And then I'll stand and stroke his silver hair,
And be like him, and he will then love me.
Hear the Voice
HEAR the voice of the Bard
Who present past and future sees;
Whose ears have heard
The Holy Word
That walk'd among the ancient trees; 5
Calling the lapsèd soul
And weeping in the evening dew;
That might control
The starry pole
And fallen fallen light renew! 10
'O Earth O Earth return!
Arise from out the dewy grass!
Night is worn
And the morn
Rises from the slumbrous mass. 15
'Turn away no more;
Why wilt thou turn away?
The starry floor
The watery shore
Is given thee till the break of day.' 20
TIGER tiger burning bright
In the forests of the night
What immortal hand or eye
Could frame thy fearful symmetry?
In what distant deeps or skies 5
Burnt the fire of thine eyes?
On what wings dare he aspire?
What the hand dare seize the fire?
And what shoulder and what art
Could twist the sinews of thy heart? 10
And when thy heart began to beat
What dread hand and what dread feet?
What the hammer? what the chain?
In what furnace was thy brain?
What the anvil? What dread grasp 15
Dare its deadly terrors clasp?
When the stars threw down their spears
And water'd heaven with their tears
Did He smile His work to see?
Did He who made the lamb make thee? 20
Tiger tiger burning bright
In the forests of the night
What immortal hand or eye
Dare frame thy fearful symmetry?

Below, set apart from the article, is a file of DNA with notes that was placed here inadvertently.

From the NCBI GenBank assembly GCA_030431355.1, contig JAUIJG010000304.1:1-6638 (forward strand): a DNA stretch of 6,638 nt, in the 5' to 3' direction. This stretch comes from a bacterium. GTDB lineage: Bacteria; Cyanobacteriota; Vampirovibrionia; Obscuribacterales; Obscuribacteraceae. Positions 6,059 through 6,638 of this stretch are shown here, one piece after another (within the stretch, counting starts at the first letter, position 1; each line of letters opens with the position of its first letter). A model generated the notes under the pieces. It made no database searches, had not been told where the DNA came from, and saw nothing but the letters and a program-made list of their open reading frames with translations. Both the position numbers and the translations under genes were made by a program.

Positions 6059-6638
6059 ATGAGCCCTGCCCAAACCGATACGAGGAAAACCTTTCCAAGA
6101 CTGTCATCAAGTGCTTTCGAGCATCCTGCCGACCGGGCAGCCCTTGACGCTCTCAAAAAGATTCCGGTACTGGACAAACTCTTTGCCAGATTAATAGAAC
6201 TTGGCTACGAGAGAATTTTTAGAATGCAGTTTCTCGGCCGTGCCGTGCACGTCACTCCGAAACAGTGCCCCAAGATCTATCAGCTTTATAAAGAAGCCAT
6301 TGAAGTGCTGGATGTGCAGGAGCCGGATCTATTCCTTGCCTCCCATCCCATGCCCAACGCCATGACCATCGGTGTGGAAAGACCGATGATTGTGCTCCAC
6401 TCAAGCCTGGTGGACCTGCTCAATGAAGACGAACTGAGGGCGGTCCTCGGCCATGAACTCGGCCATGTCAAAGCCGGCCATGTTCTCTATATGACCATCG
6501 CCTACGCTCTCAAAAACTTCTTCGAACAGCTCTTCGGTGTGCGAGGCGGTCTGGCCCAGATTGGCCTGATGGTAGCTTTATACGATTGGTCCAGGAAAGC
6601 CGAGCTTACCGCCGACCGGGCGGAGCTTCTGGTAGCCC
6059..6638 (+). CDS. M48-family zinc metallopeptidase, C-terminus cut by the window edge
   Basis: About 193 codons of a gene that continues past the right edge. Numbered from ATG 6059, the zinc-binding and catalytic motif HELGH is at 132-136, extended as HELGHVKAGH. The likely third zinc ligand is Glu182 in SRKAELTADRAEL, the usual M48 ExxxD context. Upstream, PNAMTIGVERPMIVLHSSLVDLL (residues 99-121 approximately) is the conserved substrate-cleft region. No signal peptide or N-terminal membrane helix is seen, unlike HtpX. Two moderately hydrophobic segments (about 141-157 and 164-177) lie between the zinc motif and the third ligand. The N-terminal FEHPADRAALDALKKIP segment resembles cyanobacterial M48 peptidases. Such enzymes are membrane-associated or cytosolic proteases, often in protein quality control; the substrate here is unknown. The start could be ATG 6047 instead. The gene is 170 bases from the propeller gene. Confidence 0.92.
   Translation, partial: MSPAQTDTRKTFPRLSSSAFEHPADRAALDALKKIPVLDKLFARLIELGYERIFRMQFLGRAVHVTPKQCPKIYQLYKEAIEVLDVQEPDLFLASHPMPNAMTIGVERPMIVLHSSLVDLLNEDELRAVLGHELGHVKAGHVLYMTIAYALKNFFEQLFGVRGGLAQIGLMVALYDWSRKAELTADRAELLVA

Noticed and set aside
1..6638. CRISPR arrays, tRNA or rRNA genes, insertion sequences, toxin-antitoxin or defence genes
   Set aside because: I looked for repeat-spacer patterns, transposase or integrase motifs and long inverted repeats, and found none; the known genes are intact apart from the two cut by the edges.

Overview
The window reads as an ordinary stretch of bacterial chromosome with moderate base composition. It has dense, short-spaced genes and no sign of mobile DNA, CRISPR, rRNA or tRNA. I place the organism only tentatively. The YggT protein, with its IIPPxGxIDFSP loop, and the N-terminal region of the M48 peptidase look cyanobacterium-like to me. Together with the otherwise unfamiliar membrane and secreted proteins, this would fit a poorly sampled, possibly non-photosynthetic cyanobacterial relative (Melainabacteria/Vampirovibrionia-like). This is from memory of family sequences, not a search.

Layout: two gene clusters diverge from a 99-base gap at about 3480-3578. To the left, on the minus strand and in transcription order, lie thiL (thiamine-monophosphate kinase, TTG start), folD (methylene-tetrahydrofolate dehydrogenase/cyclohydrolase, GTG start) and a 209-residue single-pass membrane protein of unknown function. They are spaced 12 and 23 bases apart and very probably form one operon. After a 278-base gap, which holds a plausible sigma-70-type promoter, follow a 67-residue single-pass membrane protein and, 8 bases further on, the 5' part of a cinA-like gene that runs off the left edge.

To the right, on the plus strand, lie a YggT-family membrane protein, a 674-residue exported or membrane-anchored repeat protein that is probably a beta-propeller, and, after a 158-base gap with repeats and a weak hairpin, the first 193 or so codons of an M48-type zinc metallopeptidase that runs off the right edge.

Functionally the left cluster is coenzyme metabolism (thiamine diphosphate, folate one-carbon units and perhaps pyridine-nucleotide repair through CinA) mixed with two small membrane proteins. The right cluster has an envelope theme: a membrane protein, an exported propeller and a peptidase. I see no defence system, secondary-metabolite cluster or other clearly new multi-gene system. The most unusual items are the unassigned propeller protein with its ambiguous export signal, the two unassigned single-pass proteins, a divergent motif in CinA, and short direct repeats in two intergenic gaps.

SLEEP sleep beauty bright
Dreaming in the joys of night;
Sleep sleep; in thy sleep
Little sorrows sit and weep.
Sweet babe in thy face 5
Soft desires I can trace
Secret joys and secret smiles
Little pretty infant wiles.
As thy softest limbs I feel
Smiles as of the morning steal 10
O'er thy cheek and o'er thy breast
Where thy little heart doth rest.
O the cunning wiles that creep
In thy little heart asleep!
When thy little heart doth wake 15
Then the dreadful night shall break.
THE sun descending in the west
The evening star does shine;
The birds are silent in their nest.
And I must seek for mine.
The moon like a flower 5
In heaven's high bower
With silent delight
Sits and smiles on the night.
Farewell green fields and happy grove
Where flocks have took delight: 10
Where lambs have nibbled silent move
The feet of angels bright;
Unseen they pour blessing
And joy without ceasing
On each bud and blossom 15
And each sleeping bosom.
They look in every thoughtless nest
Where birds are cover'd warm;
They visit caves of every beast
To keep them all from harm: 20
If they see any weeping
That should have been sleeping
They pour sleep on their head
And sit down by their bed.
When wolves and tigers howl for prey 25
They pitying stand and weep
Seeking to drive their thirst away
And keep them from the sheep.
But if they rush dreadful
The angels most heedful 30
Receive each mild spirit
New worlds to inherit.
And there the lion's ruddy eyes
Shall flow with tears of gold:
And pitying the tender cries 35
And walking round the fold:
Saying 'Wrath by His meekness
And by His health sickness
Are driven away
From our immortal day. 40
'And now beside thee bleating lamb
I can lie down and sleep
Or think on Him who bore thy name
Graze after thee and weep.
For wash'd in life's river 45
My bright mane for ever
Shall shine like the gold
As I guard o'er the fold.'
NEVER seek to tell thy love
Love that never told can be;
For the gentle wind doth move
I told my love I told my love 5
I told her all my heart
Trembling cold in ghastly fears.
Ah! she did depart!
Soon after she was gone from me
A traveller came by 10
He took her with a sigh.